Longevity Book Reviews

I’ve been increasingly interested in longevity for the past few years but not written much about it. A part of the reason is that I’ve tried to keep my finances out of this blog, and part of my interest in longevity is in investing. I want to talk about that in a future post. This post is about a curated selection of longevity-focused books that I’ve read.
Longevity research has been slowly but steadily accelerating since the 90’s. There has been increasing progress since the late 19th century, but until recently it has been ‘career suicide’ to dedicate one’s research to this domain.
This post has two purposes for being: I would like to capture and share my thoughts on some of the longevity books that I’ve read. Eventually, I would also like to provide a useful guide for anyone looking to start exploring longevity biotech by reading a casual non-fiction book. There are a lot of books labeled as longevity books that are really just lifestyle, diet, fitness, cosmetics, and supplement books. Those topics are tangentially related to longevity, but are not the most interesting and impactful longevity space is primarily concerned with. The authors of these books are often not even aware of the high likelihood that maximum human lifespan and healthspan will increase by significant amounts in this century. To compound the issue, some of the authors are celebrities that are about ’embracing aging’, such as Cameron Diaz’s book, and their fame means that if you search for ‘longevity book’ on Amazon you will first see one of these books.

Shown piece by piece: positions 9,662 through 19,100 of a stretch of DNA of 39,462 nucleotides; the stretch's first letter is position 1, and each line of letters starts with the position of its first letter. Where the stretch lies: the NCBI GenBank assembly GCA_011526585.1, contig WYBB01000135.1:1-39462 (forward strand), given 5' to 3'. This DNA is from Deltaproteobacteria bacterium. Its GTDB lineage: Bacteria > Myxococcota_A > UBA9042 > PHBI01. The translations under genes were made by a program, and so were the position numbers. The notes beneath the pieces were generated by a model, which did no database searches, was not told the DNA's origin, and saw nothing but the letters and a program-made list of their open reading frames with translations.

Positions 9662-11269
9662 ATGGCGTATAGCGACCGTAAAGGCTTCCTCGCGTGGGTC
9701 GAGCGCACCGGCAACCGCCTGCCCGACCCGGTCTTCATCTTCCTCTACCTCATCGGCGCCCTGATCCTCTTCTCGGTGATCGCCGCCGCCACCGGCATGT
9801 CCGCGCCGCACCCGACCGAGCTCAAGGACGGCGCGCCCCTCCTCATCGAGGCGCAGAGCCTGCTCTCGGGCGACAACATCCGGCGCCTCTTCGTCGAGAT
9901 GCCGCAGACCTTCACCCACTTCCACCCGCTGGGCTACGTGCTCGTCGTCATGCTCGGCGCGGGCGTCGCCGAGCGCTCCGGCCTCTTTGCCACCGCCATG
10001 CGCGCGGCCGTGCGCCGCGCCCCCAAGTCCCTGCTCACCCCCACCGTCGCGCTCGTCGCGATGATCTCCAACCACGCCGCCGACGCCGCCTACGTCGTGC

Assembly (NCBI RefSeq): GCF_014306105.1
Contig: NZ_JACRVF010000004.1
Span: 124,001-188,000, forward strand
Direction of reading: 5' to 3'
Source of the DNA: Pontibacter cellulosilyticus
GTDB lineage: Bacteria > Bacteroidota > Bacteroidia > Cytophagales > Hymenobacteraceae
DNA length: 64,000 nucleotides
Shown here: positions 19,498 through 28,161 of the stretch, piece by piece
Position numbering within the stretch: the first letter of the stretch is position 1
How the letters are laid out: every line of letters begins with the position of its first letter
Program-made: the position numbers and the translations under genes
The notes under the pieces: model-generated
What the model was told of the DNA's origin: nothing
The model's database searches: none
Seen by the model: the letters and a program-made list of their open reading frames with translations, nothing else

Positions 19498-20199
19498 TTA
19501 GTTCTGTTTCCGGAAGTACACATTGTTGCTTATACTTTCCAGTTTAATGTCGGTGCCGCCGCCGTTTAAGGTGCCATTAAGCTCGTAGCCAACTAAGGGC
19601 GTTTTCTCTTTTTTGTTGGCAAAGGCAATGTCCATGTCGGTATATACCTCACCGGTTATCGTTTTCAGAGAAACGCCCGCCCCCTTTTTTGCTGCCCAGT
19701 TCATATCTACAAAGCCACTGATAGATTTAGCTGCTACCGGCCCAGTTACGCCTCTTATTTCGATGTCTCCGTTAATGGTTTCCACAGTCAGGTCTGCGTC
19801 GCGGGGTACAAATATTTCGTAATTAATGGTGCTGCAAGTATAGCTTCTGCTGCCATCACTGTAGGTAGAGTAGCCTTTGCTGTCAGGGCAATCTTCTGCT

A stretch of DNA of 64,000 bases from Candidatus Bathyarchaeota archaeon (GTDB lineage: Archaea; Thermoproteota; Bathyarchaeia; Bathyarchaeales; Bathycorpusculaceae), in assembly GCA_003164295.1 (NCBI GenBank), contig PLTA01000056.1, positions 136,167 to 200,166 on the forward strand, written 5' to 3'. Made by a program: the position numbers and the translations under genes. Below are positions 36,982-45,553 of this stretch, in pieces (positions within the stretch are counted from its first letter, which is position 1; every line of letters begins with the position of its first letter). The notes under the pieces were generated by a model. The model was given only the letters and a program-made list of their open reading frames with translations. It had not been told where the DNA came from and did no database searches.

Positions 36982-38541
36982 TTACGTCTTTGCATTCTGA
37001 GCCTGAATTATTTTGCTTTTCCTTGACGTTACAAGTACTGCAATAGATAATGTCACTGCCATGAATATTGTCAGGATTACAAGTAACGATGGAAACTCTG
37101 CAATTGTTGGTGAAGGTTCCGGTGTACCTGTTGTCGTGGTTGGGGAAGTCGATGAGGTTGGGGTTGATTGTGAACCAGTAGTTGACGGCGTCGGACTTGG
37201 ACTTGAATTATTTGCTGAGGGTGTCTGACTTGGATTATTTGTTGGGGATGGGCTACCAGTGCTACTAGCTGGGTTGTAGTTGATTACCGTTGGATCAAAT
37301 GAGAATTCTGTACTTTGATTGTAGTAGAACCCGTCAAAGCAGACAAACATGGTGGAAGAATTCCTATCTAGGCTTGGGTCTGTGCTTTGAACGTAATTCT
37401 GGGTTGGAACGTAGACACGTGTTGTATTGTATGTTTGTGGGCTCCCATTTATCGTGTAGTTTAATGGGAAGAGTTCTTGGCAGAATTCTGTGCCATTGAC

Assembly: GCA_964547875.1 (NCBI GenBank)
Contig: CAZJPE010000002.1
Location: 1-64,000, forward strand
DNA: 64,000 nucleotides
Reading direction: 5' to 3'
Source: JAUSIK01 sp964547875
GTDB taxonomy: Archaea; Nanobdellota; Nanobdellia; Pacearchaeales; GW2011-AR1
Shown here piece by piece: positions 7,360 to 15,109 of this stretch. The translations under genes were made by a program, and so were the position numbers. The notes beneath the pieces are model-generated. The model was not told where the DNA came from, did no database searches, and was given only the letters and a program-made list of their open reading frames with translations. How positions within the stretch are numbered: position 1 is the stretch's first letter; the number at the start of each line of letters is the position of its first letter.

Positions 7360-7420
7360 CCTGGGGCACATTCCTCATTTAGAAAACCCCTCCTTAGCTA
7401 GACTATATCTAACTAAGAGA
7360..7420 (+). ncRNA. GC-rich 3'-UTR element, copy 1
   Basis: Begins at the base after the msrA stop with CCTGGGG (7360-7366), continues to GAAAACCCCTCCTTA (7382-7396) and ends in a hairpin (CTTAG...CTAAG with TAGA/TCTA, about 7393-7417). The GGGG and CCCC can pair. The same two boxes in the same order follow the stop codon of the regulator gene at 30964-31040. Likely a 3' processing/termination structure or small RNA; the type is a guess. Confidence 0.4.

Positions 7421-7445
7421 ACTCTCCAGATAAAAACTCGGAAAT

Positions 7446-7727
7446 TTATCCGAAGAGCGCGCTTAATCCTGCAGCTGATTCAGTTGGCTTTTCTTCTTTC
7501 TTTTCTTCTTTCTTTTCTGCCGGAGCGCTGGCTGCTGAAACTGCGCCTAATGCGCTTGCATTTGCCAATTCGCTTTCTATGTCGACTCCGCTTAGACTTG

I’ve selected four important books for longevity that are targeted to the general audience and each provide a different value. I will do mini-reviews of them here, focusing on their differential value add. The books I’m considering here are written by world class researchers that break down the research trends and explain the cellular mechanisms that will enable such a future that will slow, stop, and eventually reverse aging. In case you are new to this idea, if it sounds suspicious, perhaps because of the history of dubious claims in supplements and alternative medicine, some appeals to authority may be useful to keep you from closing the tab. The people doing the important research here include PhDs and professors at universities such as Harvard and Stanford, and publish the research in the top journals such as Nature and Cell. Institutional capital, from funds and venture capital, is backing a growing number of these companies, which requires significant diligence to vet the ideas. There are also publicly traded companies in the space, as well as highly visible private ventures such as Alphabet’s Calico and Altos Labs recent $270M round announcement, backed Jeff Bezos.
Ageless: The new science of getting older without getting old – Andrew Steele (2021)
Unlike Sinclair and Barzilai, Andrew Steele hasn’t launched many LongBio companies (or been in licensing disputes regarding products). His background is in physics. This disconnectedness actually appears to give Steele an edge in being able to provided less biased surveys of the different approaches and research. Steele does not cover every advancement and research area (e.g. fisetin is not even mentioned in the senolytics section), but Steele also manages to keep a balance between the history of research, technical discussions, and big picture trends, which makes this book very appropriate for a first foray into longevity books.